Apses and transept
Cefalù Cathedral

Layers of different cultures decorate the external apses

EXTERNAL APSES
The external architectural decoration of the three apses features twin columns dividing the semi-spherical surface, ending in the central apse with a fringe of elegant single-light blind arches, arranged in an alternating rhythm of evident Romanesque origin. The oculi were inserted in the space dividing the columns, in the middle position. The side apses, on the other hand, are influenced by Islamic architecture with their typical intertwining arches. The presence of large oculi, both in the central apse and in the transept, is reminiscent of Burgundian architecture, confirming the activity of workers of different origins on the site.

The decoration of the external architectural part of the three apses has the common feature of paired columns, which divide the semi-spherical surface, ending, in the central apse, with a fringe of elegant blind single-lancet arches , arranged in an alternating rhythm of evident Romanesque origin. The oculi were inserted in the space between the columns, in the middle position, according to a plan that was abandoned after a few years because the internal mosaic decoration concealed their presence. The side apses, on the other hand, are influenced by Islamic architecture with their typical intertwining arches .
The presence of large oculi , both in the central apse and in the transept, is reminiscent of Burgundian architecture , confirming the activity of workers of different origins on the site.
The distinctive feature at the end of the outer transept is the lively decoration, with small columns and blind arches corresponding to the internal walkway and loggia.
The roofs of these areas of the complex are different in relation to the rooms because of the many disruptions in construction affecting some parts of the Cathedral. The most evident defect, probably the result of a fire in the 16th century, concerns the southern arm of the transept, because of the presence of a high barrel vault , made of bricks and featuring with false ribs on the inside.

Worship services

A new Cathedral

The transformations of the hall through the centuries

The stone bible

Characteristics of religious architecture in the romanesque period

The chapel of the crucifix: an artistic casket based on a previous model

A compositional design that combines nordic examples with new artistic languages, over the centuries

Biblical themes enlivened by the dazzling light of the stained – glass windows overlooking the naves

The chorus: beating heart of the cathedral

The chapel of St. Benedict

Porphyry sarcophagi: royalty and power

The Virgin Hodegetria

Artistic elements in Peter’s ship

The balance between architecture and light

The medieval city amidst monasticism and feudal aristocracy

The towers and the western facade

The beginning of the construction site

The chystro: a place between earth and sky

The Gualtiero Cathedral

The construction of Monreale Cathedral: between myth and history

The king’s mark

The columns of the nave: the meticulous study of the overall order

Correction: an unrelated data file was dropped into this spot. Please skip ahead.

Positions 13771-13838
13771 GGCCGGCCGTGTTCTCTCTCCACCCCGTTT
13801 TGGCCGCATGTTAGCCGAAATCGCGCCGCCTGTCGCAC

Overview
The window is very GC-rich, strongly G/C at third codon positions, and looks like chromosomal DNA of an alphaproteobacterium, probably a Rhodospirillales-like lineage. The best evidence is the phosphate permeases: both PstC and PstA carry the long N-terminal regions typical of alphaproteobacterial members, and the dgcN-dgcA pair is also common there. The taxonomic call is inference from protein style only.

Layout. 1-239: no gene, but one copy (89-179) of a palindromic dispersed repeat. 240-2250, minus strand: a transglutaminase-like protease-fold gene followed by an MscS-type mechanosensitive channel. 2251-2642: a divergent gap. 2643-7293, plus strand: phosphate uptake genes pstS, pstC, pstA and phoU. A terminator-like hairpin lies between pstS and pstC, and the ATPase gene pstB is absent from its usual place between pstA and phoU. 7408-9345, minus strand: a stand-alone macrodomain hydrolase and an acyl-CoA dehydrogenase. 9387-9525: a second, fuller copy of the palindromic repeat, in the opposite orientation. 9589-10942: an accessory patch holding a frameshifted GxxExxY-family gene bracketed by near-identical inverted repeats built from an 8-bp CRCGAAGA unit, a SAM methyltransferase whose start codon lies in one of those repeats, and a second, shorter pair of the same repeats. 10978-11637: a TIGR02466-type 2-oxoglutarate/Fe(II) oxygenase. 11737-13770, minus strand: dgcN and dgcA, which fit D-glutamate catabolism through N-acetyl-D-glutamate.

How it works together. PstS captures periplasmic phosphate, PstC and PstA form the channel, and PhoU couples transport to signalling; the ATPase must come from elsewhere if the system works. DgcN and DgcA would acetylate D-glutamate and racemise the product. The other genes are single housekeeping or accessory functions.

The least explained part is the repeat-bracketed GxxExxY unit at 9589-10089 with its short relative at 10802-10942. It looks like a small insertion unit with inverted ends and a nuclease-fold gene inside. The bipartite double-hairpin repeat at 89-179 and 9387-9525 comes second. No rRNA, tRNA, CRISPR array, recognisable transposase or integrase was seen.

The plasticism of the main portico and Bonanno Pisano’s Monumental Bronze Door

The southern portico

Squaring the circle

Interior decorations

Roger II of hauteville: a sovereign protected by God

The architectural modifications ti the cathedral building after the death of Roger II and the transformations of the cloister

Norman religious architecture with islamic influences in Sicily

The Kings’ Cathedrals

Transformations over the centuries

The lost chapel

Two initially similar towers, varied over time

A controversial interpretation

Palermo: the happiest city

The mosaics of the presbytery

A polysemy of high-level artistic forms and content

From the Mosque to the Cathedral

Gardens and architecture as a backdrop to the city of Palermo

A tree full of life

Ecclesia munita

The rediscovered chapel

The dialogue between the architectures of the monumental complex

A cloister of accentuated stylistic variety

The Great Restoration

Survey of the royal tombs

The Chapel of the Kings

A palimpsest of history

The cemetery of kings

A space between the visible and the invisible

The Cefalù cathedral: a construction yard undergoing a change between a surge of faith and control over the territory

The towers facing the facade used as bell towers

Thirteenth-century iconography decorates the nave’s wooden ceiling, designed with new solutions

The chapel of san Castrense: an important renaissance work

The marble portal: an intimate dialogue between complex ornamental aspects and formal structure

The side aisles

The side Portico: a combination of elegance and lightness of form

The area of the Sanctuary

Layers of different cultures decorate the external apses

The cultural substrate through time

The mosaics of the apses

A chapel by an unknown designer based on repeated symmetries

The links between the hauteville family and the monastic orders in Sicily

Tempus fugit: a strategic project implemented in a short period of time

The Chapel of St. Mary Magdalene

A mixture of styles pervades the floor decorations

The longest aisle

A remarkable ceiling

Beyond the harmony of proportions

From the main gate to the aisles: an invitation to a journey of faith

The Great Presbytery: a unique space for the cathedral

The senses tell Context 1

A Northern population

The paradisiacal “Conca d’oro” that embraces Palermo: a name with countless faces through time

The Cathedral over the centuries

The original design

The Bible carved in stone

The liturgical spaces of the protesis and the diaconicon

Mosaic decoration

Under the crosses of the Bema

Cefalù: settlement evidence through time

The decorated facade

Roger II’s strategic design